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5 November 2011—Displays of Authenticity: Coffee Names
|[a] Appearing to consciousness RF|
Well, let's get started in earnest with a simple example. As Robert Sokolowski notes in Introduction to Phenomenology, "the example will give us an idea of the type of explanation that phenomenology provides."
And straightforward it is—at least as straight and forward as a cube can be. Let's listen to Professor Sokolowski.
Consider the way in which we perceive a material object, such as a cube. I
see the cube from one angle, from one perspective. I cannot see the cube
from all sides at once. It is essential to the experience of a cube that the
perception be partial, with only one part of the object being given at any
moment. However it is not the case that I only experience the sides that are
visible from my present viewpoint. As I see those sides, I also intend, I
cointend, the sides that are hidden. I see more than what strikes the eye.
The presently visible sides are surrounded by a halo of potentially visible
but actually absent sides. These other sides are given, but given precisely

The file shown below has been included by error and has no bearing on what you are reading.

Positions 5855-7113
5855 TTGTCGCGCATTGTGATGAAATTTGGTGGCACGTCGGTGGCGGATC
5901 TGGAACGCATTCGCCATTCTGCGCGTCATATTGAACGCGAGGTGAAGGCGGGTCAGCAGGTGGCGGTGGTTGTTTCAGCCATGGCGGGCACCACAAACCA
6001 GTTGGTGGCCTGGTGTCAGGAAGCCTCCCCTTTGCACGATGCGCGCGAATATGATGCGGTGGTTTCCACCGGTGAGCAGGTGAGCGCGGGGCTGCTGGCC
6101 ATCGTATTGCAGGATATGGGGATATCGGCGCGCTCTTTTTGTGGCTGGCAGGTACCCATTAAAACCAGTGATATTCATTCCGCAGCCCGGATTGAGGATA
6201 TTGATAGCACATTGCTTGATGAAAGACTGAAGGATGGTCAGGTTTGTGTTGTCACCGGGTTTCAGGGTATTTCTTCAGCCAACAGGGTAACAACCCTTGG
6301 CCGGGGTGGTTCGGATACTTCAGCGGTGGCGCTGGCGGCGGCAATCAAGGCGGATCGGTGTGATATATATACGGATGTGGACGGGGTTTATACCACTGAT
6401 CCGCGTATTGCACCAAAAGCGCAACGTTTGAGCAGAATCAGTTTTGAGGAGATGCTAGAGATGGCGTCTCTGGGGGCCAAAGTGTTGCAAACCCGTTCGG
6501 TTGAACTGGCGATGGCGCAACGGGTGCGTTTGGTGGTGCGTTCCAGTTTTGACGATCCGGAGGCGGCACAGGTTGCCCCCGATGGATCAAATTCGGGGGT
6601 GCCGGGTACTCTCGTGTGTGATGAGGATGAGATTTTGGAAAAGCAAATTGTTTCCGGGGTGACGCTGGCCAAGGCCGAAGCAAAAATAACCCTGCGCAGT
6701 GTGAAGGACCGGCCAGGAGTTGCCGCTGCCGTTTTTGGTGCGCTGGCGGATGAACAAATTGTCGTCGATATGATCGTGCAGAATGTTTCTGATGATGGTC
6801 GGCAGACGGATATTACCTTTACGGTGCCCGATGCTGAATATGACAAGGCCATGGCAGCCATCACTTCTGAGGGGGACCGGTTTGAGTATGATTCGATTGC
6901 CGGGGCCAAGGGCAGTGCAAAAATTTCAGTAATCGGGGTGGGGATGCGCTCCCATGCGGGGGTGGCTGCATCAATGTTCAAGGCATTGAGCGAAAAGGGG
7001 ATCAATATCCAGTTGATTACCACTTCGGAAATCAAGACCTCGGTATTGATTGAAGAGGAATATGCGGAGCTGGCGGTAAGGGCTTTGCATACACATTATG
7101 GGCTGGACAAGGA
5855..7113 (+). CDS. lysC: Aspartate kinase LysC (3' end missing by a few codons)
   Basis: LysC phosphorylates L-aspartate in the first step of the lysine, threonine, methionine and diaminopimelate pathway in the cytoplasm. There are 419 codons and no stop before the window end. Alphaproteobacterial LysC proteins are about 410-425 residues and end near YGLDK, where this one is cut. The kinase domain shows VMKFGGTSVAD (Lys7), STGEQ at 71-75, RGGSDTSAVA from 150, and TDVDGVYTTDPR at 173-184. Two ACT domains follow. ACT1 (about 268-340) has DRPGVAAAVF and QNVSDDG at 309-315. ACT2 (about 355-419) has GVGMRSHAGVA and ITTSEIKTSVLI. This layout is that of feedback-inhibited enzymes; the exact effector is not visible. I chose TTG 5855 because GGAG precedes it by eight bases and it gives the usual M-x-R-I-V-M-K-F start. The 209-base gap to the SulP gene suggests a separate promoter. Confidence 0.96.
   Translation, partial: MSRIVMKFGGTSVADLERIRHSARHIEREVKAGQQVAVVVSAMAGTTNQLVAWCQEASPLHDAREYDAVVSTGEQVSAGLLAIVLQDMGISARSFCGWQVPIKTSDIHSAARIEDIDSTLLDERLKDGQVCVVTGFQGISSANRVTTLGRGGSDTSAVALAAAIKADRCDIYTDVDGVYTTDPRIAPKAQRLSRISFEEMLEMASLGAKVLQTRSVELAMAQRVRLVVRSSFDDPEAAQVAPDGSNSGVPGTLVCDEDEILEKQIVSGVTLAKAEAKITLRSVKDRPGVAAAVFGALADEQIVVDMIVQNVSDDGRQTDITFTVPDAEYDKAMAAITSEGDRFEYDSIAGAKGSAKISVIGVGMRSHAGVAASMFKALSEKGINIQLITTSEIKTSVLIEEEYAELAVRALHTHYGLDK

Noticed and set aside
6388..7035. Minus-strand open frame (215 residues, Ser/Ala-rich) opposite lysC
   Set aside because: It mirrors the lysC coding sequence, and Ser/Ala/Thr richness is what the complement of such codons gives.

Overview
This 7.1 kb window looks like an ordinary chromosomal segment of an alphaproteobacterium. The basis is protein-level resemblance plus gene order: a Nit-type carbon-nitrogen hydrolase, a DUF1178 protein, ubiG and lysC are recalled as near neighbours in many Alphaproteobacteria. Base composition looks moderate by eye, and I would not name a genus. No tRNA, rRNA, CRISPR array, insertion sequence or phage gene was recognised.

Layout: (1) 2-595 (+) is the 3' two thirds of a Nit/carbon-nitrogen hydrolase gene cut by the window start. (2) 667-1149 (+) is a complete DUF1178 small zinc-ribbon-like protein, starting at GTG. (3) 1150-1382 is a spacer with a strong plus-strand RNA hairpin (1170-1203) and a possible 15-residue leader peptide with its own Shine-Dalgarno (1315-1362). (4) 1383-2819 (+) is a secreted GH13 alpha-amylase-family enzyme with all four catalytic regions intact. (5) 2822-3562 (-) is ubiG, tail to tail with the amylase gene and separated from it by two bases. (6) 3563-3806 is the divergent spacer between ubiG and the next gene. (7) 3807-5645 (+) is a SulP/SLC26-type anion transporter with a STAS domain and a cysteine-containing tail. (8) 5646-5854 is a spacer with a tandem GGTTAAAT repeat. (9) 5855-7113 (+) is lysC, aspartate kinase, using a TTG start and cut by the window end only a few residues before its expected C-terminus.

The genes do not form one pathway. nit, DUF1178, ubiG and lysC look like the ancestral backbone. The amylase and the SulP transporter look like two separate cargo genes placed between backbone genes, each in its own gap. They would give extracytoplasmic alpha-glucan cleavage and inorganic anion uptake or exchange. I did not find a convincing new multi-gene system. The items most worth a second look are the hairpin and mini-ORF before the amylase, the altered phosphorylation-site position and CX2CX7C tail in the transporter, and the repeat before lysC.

as absent. They too are part of what I experience.
|[b] Experience RF|
Now think about that—really think about it. I experience not only the turkey giblets in gravy in my food bowl...but the bottoms and sides, as well. They are all part of what I experience.
You look at your 2002 Honda Civic in your driveway. You "experience" the whole car (or what's left of it), even though you do not see more than a portion of it. Your experience of the car is total, but what you actually perceive is partial.
And that, right there, is the heart of phenomenology.
Unpacking it will take some time, but I (like you) am patient.
And that is why they call me "Phenomenology Kitten" (all is wonder)...
|[c] Wonder RF|
 Robert Sokolowski, Introduction to Phenomenology (Cambridge: Cambridge University Press, 2000), 17. Italics mine.
Sokolowski, Robert. Introduction to Phenomenology. Cambridge: Cambridge University Press, 2000.